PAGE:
Photo by: LB Times
Bat-team begins: UPLB joins int’l research on bats & viruses

Bats are known as natural reservoirs of zoonotic viruses, which may spill over to humans and other animals. In fact, several virus outbreaks, including the COVID-19 pandemic, have been largely linked to bat species.

These bat-borne diseases are highly likely to emerge in tropical areas with rich biodiversity, such as the Philippines. The PHILBATS Project, a research collaboration of five international institutions including UPLB, is currently investigating this.

The project, “Informing biosurveillance: Contribution of pteropodid fruit bats to virus spillover in the Philippines,” is led by a team of researchers from the Institute of Biological Sciences (IBS) of UPLB, the Research Institute for Tropical Medicine of the Department of Health (DOH-RITM), the Duke-National University of Singapore Medical School (Duke-NUS), the Uniformed Services University of the Health Sciences (USUHS) of USA, and the Massey University of New Zealand. 

With a One Health approach, the project studies three components: bats, humans, and livestock. Samples will be collected in the field, turned over to laboratories for screening, and then analyzed to understand and predict virus transmission risks among bats and nearby animal and human communities.

The results will then be disseminated to locals and authorities and used to help develop sustainable health-based policies and good husbandry practices.

On March 19, the PHILBATS Project presented its research progress to the public at the Umali Auditorium of SEARCA. The project kicked off in January 2023 with the obtainment of necessary permits and consent and the conduct of training sessions for field and laboratory work.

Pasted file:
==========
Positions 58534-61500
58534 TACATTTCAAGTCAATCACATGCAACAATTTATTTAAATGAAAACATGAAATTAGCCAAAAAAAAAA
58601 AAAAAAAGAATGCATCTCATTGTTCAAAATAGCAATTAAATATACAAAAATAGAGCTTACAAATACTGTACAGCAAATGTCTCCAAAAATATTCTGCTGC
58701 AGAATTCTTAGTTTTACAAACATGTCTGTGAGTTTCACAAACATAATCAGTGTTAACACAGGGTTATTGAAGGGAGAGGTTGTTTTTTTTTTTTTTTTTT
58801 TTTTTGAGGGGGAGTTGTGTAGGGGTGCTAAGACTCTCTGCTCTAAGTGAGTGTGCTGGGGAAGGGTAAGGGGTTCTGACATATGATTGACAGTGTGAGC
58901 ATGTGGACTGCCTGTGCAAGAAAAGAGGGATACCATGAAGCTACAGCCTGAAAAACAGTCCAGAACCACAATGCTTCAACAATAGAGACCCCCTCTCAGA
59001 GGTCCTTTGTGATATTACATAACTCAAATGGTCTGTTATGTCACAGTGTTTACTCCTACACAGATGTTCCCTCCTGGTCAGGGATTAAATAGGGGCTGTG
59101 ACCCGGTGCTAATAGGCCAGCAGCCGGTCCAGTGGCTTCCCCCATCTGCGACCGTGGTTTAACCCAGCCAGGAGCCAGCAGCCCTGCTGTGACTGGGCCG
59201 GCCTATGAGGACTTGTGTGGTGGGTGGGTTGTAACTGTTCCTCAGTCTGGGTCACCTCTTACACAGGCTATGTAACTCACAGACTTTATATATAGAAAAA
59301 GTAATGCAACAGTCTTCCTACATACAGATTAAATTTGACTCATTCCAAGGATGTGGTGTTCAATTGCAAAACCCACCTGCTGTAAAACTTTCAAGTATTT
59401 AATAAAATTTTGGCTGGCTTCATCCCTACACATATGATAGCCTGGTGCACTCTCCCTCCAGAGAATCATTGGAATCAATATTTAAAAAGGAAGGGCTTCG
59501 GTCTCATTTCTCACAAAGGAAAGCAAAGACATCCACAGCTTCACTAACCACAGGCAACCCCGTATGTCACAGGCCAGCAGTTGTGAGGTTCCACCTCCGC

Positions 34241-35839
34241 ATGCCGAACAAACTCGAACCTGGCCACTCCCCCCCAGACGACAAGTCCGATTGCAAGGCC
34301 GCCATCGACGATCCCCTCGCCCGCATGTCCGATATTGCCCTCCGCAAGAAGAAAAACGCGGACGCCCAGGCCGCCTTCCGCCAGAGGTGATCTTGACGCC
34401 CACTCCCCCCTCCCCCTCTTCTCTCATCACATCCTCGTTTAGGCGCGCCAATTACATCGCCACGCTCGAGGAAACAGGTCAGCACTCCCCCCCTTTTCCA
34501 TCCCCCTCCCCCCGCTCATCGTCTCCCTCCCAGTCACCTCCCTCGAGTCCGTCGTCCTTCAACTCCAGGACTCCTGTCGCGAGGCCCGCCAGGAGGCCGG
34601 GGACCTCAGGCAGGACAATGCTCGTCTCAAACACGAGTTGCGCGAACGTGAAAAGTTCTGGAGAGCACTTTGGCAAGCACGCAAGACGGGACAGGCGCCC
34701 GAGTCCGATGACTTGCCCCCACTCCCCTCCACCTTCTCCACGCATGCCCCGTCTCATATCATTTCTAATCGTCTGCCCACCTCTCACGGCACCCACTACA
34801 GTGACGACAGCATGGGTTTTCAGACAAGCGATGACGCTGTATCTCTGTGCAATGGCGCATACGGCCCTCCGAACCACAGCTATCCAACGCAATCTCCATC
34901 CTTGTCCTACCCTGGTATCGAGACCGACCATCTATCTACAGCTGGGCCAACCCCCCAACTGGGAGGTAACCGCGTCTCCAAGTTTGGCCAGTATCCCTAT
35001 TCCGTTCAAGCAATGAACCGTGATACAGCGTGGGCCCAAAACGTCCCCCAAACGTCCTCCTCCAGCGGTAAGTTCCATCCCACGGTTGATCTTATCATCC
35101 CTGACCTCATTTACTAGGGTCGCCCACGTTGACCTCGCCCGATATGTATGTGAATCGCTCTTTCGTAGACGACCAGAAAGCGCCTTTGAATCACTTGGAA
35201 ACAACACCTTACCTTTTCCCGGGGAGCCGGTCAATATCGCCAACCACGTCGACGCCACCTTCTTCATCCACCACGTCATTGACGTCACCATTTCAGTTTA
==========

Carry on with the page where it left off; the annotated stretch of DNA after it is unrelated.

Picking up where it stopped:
At present, the project has successfully collected samples from over 2000 fruit bats from identified sites across the Philippines through its team at UPLB. The samples are then screened for the presence of coronaviruses, filoviruses, and paramyxoviruses at the Special Pathogens Laboratory (SPL) of the RITM. 

Dr. Phillip Alviola of the Animal Biology Division of IBS, who supervises the bat component of the study, expressed his excitement over their research progress. Currently in its third year, “the project is designed to present recommendations on mitigating future events.” 

The research endeavor also aims to “prevent future losses,” Dr. Mary Grace Dacuma, lead of the human component and also from the UPLB Animal Biology Division, said. “It is worth doing, not only for the Philippines but also for people all over the world.” With 16 months more in the journey, the PHILBATS project seeks to provide a better understanding of animals, humans, and the environment and help contribute to a more informed, effective, and sustainable decision and policymaking. (Juvelle P. Villanueva; Photos by Kirk Taray)

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